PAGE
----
• Tasks are the ‘building blocks’ that form DAGs, and define specific actions that must be performed. They can be customized, parametrized and shared among distinct DAGs, improving reuse and adding flexibility to development. Each task is built on top of an Operator.
  • Operators are base task types, which provide Airflow the capacity to perform all kinds of activities. They go from operators that execute source code (such as PythonOperator) and scripts (such as BashOperator) to database watchers (such as PostgresSensor) and even pod spawners (such as KubernetesOperator). Custom operators can also be defined by performing tasks on specific or proprietary systems which implement certain Apache Airflow interfaces.
  • Executors, finally, define how and where the tasks (which are operator instances on a DAG) will be performed. They range from fairly straightforward LocalExecutors, which will execute each task one by one, together with the scheduling process; down to CeleryExecutors (which use Celery to spawn Worker pods and distribute tasks to them) and even KubernetesExecutors, which will automatically spawn new pods in the Kubernetes environment, provide all necessary data required, run the tasks, return the results and finally remove the created pods.

This set of features allows Apache Airflow to natively integrate with other solutions:

  • Data sources can be connected to Apache Airflow through modularized sensors — both those that are already implemented in the package or those customized over predefined interfaces.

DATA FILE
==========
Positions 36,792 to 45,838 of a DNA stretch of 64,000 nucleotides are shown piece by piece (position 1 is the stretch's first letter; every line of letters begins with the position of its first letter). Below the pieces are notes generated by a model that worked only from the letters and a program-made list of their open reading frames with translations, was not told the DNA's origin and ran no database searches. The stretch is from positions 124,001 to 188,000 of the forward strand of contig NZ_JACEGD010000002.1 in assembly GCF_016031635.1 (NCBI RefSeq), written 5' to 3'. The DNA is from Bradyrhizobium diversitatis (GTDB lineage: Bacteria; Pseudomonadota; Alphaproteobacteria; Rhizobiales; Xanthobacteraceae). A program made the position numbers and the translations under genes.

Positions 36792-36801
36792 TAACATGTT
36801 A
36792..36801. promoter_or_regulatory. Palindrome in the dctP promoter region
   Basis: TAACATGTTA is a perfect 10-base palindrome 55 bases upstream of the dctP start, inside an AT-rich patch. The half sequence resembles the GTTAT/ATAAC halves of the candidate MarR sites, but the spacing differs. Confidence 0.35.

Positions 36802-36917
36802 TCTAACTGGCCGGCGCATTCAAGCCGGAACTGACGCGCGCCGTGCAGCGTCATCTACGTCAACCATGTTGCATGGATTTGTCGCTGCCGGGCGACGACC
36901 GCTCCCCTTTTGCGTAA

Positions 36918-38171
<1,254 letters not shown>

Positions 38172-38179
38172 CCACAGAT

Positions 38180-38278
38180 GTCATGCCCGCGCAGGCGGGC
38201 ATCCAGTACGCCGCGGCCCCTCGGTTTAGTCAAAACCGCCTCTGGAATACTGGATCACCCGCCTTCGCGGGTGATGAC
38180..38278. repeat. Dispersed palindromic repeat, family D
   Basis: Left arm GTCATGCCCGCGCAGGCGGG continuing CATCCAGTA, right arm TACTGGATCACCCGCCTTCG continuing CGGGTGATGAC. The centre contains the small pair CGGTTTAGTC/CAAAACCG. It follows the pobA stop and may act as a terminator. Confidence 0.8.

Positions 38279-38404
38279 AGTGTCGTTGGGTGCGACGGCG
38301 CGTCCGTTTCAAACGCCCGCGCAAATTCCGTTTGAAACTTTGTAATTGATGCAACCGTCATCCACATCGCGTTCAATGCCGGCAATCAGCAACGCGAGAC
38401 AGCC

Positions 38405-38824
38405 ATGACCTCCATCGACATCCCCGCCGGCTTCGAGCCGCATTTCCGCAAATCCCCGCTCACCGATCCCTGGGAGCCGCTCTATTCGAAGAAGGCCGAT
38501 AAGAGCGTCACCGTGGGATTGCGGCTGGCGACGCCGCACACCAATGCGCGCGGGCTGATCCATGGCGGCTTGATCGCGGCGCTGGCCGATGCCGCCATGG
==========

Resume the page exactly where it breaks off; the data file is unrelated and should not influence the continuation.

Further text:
• Similarly, outside connections can be established through Apache Airflow’s REST API, which comes with access control and exposes both information and control over DAGs and DAG executions by default.
  • Many types of existing infrastructure, including Kubernetes clusters, can be used from the start and in a completely seamless way to data scientists. Executors can be configured independently from DAGs and tasks and configured to make optimal use of resources through workers of ephemeral pods.
  • Logging, traceability and historical information are also covered by Apache Airflow without the need of additional implementation nor overheads on the development side. Logged data can also be accessed through their UI, through REST APIs or directly from their metadata database.


This set of features is very convenient for a wide range of applications, and is not limited to data science projects. In fact, Apache Airflow’s generalist approach allows different types of projects to be built on top of its base structure, and Executors can be parameterized in order to reserve different resources for different DAGs or applications.


These characteristics, even though helpful for general development and desirable in a data science environment, don’t cover by themselves the full set of requirements described in an earlier section. In order to fully enhance data-related projects, improvements to Exploration, Development, Deployment and Production are also expected — or, in broader terms, a strong support to both prototyping new solutions and maintaining the complete lifecycle of a project, from concept to production.